DC What else did you tell (Mrs E) about your family and what goes on in that house?
JM Nothing else.
DC Did you say something about W?
JM Yeah
DC What did you say about W?
JM He was, he made me touch Grampa's willy.

39. In answer to further questions, JM says that this happened on the same day, after her mother, SM and TM had gone. She is then asked to describe what she has called "Grampa's fairy". She is unable to do so, nor can she immediately describe what Grampa uses his "willy" (the interviewer's word) for. She says she had only seen Grampa's willy once, but had not seen W's "fairy". She says that W had told her to touch Grampa's fairy.

40. Later, she is asked how she had seen Grampa's fairy, and her initial response is that he had pulled his knickers down. She then describes his "fairy" as "prickly" and "cold". She had touched it with her hand. However, Grampa's "fairy" had not changed. It had remained cold, prickly and soft. It had not got hard, and nothing had come out of it.

41. Further attempts by the detective constable to elicit what happened are not very successful, although there is a reference to TM sitting in the wardrobe in the appellant's room – this being the reason why she had not seen JM touching the appellant.

42. Speaking for myself, I am less confident about the propriety of some of the questions asked than the judge. I have given examples of at least two leading questions. I am also unhappy about the passage which I have set out at paragraph 37 above when the interviewer adopts a strongly directive technique and requires JM to look at her and to concentrate. Equally, for the reason I have already given, I do not think it a helpful approach to invite a child to repeat what he or she has said to another person.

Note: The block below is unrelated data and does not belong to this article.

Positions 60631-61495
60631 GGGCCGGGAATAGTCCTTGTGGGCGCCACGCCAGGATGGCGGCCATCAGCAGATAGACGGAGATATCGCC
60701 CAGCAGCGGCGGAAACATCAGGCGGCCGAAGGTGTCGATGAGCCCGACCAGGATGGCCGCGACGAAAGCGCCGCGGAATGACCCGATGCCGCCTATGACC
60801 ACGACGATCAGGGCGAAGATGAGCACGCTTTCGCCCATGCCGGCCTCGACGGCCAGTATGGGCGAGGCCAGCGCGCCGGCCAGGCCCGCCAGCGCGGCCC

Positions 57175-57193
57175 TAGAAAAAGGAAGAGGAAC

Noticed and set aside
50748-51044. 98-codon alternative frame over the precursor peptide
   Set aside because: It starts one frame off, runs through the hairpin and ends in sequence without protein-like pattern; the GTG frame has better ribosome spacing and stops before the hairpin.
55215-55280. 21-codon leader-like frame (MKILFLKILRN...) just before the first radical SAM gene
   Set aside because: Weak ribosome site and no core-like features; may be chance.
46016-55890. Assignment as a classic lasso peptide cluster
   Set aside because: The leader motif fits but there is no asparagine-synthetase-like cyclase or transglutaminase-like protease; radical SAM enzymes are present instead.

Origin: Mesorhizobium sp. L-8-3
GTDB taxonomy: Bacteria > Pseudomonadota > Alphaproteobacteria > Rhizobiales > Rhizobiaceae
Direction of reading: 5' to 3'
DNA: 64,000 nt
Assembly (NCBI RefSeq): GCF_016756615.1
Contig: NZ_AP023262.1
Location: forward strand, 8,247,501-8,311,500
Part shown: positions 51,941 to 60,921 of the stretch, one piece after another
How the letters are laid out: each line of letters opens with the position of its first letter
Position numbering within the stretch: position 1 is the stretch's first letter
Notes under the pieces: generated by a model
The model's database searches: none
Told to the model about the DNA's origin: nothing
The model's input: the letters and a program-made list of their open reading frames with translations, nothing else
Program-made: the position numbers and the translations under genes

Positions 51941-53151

43. All that said, I am conscious of the fact that I have not seen the video, and that it is easy, in a long interview, to isolate examples of unsatisfactory practice and to give them a disproportionate importance. All in all, therefore, I am not prepared to say that the judge was plainly wrong when she finds that the interviewer's questioning was "skilful" and "stayed just the right side of the line before becoming "leading" or "too suggestive"

44. The second interview was prompted by JM's statement to Mrs. E on 20 January 2007 about the blanket (see paragraph 33 above). This interview also adopts the technique of inviting JM to repeat that she has said to Mrs. E, and JM is told at an early stage that she is a "brave girl". The reference to the blanket emerges in the following exchange: -

DC So do you remember who you were talking about when you talked to (Mrs. B)?
JM He put a blanket on my head.
DC Put a blanket over your head. So tell me about putting a blanket over his head then? Who's "he" then?
JM Grandpa (sic)
DC Grandpa, right. So what happened with the blanket then?
JM I don't know
DC Did he say anything when he put the blanket over your head?
JM Making funny noises.